13 February 2015 | Reviews
In this job, it’s a heart-lifting moment when you spot a new Finnish novel diplayed in prime position on a London bookshop table – and we’ve seen Tuomas Kyrö’s The Beggar & The Hare in not just one bookshop, but many. Popular among booksellers, then – and we’re guessing, readers – the book nevertheless seems in general to have remained beneath the radar of the critics and can therefore be termed a real word-of-mouth success. Kyrö (born 1974), a writer and cartoonist, is the author of the wildly popular Mielensäpahoittaja (‘Taking umbridge’) novels, about an 80-year-old curmudgeon who grumbles about practically everything. His new book – a story about a man and his rabbit, a satire of contemporary Finland – seems to found a warm welcome in Britain. Stephen Chan dissects its charm
Tuomas Kyrö: The Beggar & The Hare
(translated by David McDuff. London: Short Books, 2011)
Kerjäläinen ja jänis (Helsinki: Siltala, 2011)
For someone who is not Finnish, but who has had a love affair with the country – not its beauties but its idiosyncratic masochisms; its melancholia and its perpetual silences; its concocted mythologies and histories; its one great composer, Sibelius, and its one great architect, Aalto; and the fact that Sibelius’s Finlandia, written for a country of snow and frozen lakes, should become the national anthem of the doomed state of Biafra, with thousands of doomed soldiers marching to its strains under the African sun – this book and its idiots and idiocies seemed to sum up everything about a country that can be profoundly moving, and profoundly stupid.
It’s an idiot book; its closest cousin is Voltaire’s Candide (1759). But, whereas Candide was both a comedic satire and a critique of the German philosopher and mathematician Gottfried Wilhelm Leibniz (1646-1716), The Beggar & The Hare is merely an insider’s self-satire. Someone who has not spent time in Finland would have no idea how to imagine the events of this book. Candide, too, deployed a foil for its eponymous hero, and that was Pangloss, the philosopher Leibniz himself in thin disguise. Together they traverse alien geographies and cultures, each given dimension by the other. More…
12 December 2014 | This 'n' that
For 41 years, from 1967 to 2008, Books from Finland was a printed journal. In 1976, after a decade of existence as not much more than a pamphlet, it began to expand: with more editorial staff and more pages, hundreds of Finnish books and authors were featured in the following decades.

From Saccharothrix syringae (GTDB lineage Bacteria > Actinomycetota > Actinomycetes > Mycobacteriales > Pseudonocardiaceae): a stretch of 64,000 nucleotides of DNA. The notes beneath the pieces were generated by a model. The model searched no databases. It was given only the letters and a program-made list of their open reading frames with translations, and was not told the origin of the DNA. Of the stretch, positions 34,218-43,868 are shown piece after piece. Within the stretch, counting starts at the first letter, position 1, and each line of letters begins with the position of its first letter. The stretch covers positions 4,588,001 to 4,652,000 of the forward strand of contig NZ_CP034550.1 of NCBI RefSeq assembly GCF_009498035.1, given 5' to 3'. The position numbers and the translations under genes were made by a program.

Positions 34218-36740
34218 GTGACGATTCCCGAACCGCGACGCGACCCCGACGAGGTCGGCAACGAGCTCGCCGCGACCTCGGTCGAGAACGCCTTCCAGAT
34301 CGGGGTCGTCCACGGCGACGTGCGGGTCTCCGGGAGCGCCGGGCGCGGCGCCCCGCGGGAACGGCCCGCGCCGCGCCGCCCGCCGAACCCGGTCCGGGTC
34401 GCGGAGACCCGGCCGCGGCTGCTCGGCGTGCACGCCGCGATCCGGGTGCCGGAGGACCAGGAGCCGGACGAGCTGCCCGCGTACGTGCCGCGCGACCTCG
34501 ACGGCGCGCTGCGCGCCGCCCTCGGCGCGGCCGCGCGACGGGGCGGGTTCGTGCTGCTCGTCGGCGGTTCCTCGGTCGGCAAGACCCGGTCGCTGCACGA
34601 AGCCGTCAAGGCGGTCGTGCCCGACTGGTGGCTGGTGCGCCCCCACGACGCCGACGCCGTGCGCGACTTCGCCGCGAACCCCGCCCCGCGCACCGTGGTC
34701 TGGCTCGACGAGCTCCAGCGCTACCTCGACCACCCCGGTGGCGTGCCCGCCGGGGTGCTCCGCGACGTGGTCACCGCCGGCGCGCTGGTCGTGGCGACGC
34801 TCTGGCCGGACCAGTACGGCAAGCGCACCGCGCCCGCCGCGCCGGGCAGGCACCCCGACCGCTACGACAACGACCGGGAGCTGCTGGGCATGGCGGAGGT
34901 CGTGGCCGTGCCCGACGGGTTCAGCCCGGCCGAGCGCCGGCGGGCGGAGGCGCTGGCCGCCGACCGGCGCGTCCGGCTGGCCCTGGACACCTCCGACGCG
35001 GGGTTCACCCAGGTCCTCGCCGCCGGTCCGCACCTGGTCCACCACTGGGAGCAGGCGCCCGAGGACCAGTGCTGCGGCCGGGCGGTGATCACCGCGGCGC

Those texts remain archive treasures.
In 1998 Books from Finland went online, partially: we set up a website of our own, offering a few samples of text from each printed issue. In January 2009 Books from Finland became an online journal in its entirety, now accessible to everyone.
We then decided that we would digitise material from the printed volumes of 1976 to 2008: samples of fiction and related interviews, reviews, and articles should become part of the new website.
The process took a couple of years – thank you, diligent Finnish Literature Exchange (FILI) interns (and Johanna Sillanpää) : Claire Saint-Germain, Bruna di Pastena, Merethe Kristiansen, Franziska Fiebig, Saara Wille and Claire Dickenson! – and now it’s time to start publishing the results. We’re going to do so volume by volume, going backwards.
The first to go online was the fiction published in 2008: among the authors are the poets Tomi Kontio and Rakel Liehu and prose writers Helvi Hämäläinen (1907–1998), Sirpa Kähkönen, Maritta Lintunen, Arne Nevanlinna, Hagar Olsson (1893–1979), Juhani Peltonen (1941–1998) and Mika Waltari (1908–1979).
To introduce these new texts, we will feature a box on our website, entitled New from the archives, where links will take you to the new material. The digitised texts work in the same way as the rest of the posts, using the website’s search engine (although for technical reasons we have been unable to include all the original pictures).
By the time we reach the year 1976, there will be texts by more than 400 fiction authors on our website. We are proud and delighted that the printed treasures of past decades – the best of the Finnish literature published over the period – will be available to all readers of Books from Finland.